Libya: urgent need for a lasting ceasefire [fr]
Statement by Mr. Nicolas de Rivière, Permanent Representative of France to the United Nations
Security Council – 29 July 2019
I thank Special Representative of the Secretary-General Ghassan Salamé for his briefing and the Deputy Permanent Representative of Germany for his briefing on the work of the Committee established pursuant to resolution 1970 (2011) concerning Libya.
Let me first reiterate France’s full support for the Special Representative and the United Nations Support Mission in Libya, which are working tirelessly to find a political solution to the Libyan conflict.
In particular, I echo the Special Representative’s call for a humanitarian truce coinciding with the Eid Al-Adha holiday and the resumption of political dialogue.
1/ First, I note the stalemate of the situation on the ground and the risk of escalation, which remind us of the urgent need for a lasting and unconditional ceasefire.
The latest developments are worrisome. As the fighting enters its fifth month, it is ramping up and, as of now, is posing the threat of a major escalation.
As President Macron recalled, the situation in Libya is a humanitarian priority. Since the beginning of April, the fighting has killed more than 1,000 people and displaced more than 120,000. The 2-3 July bombing of Tajoura detention centre, which killed more than 50 people and wounded 130, which the Council unanimously condemned, once again highlighted the particular vulnerability of migrants and refugees. In such circumstances, it is urgent that the Libyan authorities end their systematic detention and comply with international humanitarian law.
It is imperative that civilian infrastructure not be used for military purposes and that civilians, including migrants, not be used as human shields, in violation of the principle of distinction.
All of that jeopardizes the political and diplomatic efforts led by Ghassan Salamé and erodes the prospect of exiting the political crisis.
The only ones who benefit from the continued fighting are terrorist and criminal groups, as evidenced by the presence of radical elements in several areas of fighting, including individuals who have been listed by the Council. The recent attacks claimed by Da’esh in the south and the centre of the country are yet another illustration of that phenomenon.
It is imperative that Libyan actors disassociate themselves in no uncertain terms from terrorist groups, both in their public statements and through their actions on the ground. It is equally important to initiate serious efforts, under the auspices of the United Nations, with regard to the economic, financial and monetary governance of Libya.
Finally, violations of the arms embargo to the benefit of the parties are fuelling the escalation under way. They must stop.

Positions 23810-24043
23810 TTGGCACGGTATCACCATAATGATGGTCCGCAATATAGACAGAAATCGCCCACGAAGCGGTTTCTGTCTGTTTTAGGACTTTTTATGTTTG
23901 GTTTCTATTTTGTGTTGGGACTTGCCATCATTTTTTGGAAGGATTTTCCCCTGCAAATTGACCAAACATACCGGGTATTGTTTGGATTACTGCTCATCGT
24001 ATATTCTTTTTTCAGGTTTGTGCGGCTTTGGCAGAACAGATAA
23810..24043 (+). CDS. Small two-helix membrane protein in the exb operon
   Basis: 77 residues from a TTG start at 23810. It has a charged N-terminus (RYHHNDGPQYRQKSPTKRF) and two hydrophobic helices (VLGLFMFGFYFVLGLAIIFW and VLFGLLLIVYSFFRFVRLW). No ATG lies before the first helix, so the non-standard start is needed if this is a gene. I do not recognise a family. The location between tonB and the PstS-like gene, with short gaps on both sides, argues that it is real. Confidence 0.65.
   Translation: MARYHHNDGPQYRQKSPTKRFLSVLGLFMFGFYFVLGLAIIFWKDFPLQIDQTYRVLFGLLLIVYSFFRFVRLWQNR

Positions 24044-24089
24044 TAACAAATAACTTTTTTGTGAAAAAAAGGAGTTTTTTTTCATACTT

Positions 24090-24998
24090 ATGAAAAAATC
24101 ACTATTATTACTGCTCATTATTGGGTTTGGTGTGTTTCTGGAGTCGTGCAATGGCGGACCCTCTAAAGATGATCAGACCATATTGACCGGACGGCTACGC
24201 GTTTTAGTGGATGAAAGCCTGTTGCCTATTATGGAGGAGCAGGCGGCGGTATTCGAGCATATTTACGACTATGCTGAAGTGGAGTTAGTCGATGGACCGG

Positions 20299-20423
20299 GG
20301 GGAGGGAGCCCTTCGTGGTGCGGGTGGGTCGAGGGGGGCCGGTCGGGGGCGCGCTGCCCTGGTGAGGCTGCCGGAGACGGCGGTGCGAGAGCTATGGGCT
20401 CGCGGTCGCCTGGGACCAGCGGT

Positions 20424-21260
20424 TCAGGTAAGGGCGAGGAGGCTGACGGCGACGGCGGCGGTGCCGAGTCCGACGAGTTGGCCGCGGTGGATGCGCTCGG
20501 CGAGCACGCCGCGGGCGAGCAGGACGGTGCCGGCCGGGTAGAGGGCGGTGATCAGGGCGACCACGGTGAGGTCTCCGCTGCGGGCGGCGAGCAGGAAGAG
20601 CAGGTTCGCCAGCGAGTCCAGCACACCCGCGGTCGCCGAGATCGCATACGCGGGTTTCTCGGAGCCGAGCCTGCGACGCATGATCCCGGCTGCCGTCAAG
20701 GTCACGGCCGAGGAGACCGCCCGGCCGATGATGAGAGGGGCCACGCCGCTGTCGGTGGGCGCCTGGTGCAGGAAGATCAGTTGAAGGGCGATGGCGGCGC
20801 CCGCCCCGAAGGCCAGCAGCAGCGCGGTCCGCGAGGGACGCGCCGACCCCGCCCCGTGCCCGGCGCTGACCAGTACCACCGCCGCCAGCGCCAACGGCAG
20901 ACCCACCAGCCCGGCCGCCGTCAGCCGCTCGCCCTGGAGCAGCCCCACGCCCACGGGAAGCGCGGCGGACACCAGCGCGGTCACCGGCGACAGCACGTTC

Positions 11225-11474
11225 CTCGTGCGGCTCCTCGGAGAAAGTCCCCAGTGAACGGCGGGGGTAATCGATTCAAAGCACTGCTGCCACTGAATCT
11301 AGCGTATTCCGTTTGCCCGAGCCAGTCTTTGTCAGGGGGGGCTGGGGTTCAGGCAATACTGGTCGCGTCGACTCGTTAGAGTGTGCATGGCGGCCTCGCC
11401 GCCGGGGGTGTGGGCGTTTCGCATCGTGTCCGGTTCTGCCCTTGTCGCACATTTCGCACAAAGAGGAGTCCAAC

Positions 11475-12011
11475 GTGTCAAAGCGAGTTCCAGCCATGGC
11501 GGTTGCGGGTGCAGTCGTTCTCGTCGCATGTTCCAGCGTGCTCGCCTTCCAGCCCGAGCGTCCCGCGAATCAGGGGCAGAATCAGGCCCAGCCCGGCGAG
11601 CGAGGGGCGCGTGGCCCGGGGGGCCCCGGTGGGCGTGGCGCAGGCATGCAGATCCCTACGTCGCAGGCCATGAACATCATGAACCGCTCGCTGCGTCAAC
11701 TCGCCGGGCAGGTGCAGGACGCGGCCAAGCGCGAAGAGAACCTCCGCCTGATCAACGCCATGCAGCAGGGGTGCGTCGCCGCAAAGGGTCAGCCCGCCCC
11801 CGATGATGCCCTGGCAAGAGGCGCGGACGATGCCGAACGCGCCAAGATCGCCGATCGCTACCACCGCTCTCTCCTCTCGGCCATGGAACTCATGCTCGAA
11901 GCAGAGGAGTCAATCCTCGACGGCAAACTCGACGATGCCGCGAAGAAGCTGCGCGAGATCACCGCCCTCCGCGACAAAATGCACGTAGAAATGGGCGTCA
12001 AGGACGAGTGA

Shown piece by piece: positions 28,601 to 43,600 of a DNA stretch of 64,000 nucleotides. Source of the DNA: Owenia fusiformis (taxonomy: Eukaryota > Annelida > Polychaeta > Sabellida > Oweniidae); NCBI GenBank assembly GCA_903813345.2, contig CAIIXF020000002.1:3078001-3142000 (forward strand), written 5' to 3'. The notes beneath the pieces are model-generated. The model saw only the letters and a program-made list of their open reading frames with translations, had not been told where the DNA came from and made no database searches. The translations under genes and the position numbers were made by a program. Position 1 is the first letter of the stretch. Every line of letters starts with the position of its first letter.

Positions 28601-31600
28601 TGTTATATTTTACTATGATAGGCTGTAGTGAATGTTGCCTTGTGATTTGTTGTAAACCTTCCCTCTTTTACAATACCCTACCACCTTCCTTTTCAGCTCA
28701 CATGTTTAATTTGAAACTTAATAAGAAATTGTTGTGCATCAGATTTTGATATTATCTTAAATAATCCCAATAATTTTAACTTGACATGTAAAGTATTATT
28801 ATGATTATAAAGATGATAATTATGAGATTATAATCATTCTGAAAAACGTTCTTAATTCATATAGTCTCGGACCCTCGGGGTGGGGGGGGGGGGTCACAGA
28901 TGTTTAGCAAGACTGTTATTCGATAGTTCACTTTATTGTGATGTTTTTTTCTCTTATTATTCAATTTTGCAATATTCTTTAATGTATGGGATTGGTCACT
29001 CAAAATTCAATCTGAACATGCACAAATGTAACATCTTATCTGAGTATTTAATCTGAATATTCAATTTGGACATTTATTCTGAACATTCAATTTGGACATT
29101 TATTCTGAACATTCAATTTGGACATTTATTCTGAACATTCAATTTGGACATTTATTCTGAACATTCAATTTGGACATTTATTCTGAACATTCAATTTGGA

In order to prevent the situation from further deteriorating, the parties must respond to the call of Special Representative Salamé and accept a humanitarian truce, with no preconditions or time limits, to coincide with the Eid Al-Adha holiday on 10 August. Such a truce could pave the way towards achieving a lasting ceasefire with credible guarantees and international supervision.
2/ In that context, it is urgent to act to foster the resumption of political dialogue and to being working immediately on confidence-building measures.
The parties must agree on the parameters for ending the crisis. This past February, in Abu Dhabi, they agreed on the principles of institutional unification, necessarily leading to the formation of a transitional Government with a view towards the holding of elections.
The Abu Dhabi parameters remain valid. They must be matched with economic and financial reforms, the prioritized, swift implementation of the transparent governance of the Central Bank of Libya, reform of the management of oil revenue and the consolidation of financial institutions to the benefit of all Libyans.
France calls on the Libyan parties to resume discussions on that basis, under the auspices of the Special Representative.
In conclusion, I recall the central role of the Secretary-General and his Special Representative in reaching a settlement to the conflict, with the support of the Security Council. There is no military solution to the Libyan crisis. The implementation of a ceasefire and the relaunching of the political process are the only way forward.
That assessment is shared by the members of the Council and we must unite our efforts to achieve those goals. That is why we are in favour of the Council expressing its support for the efforts of the Special Representative to see the parties reach a lasting ceasefire, comply fully with the arms embargo and relaunch the political process.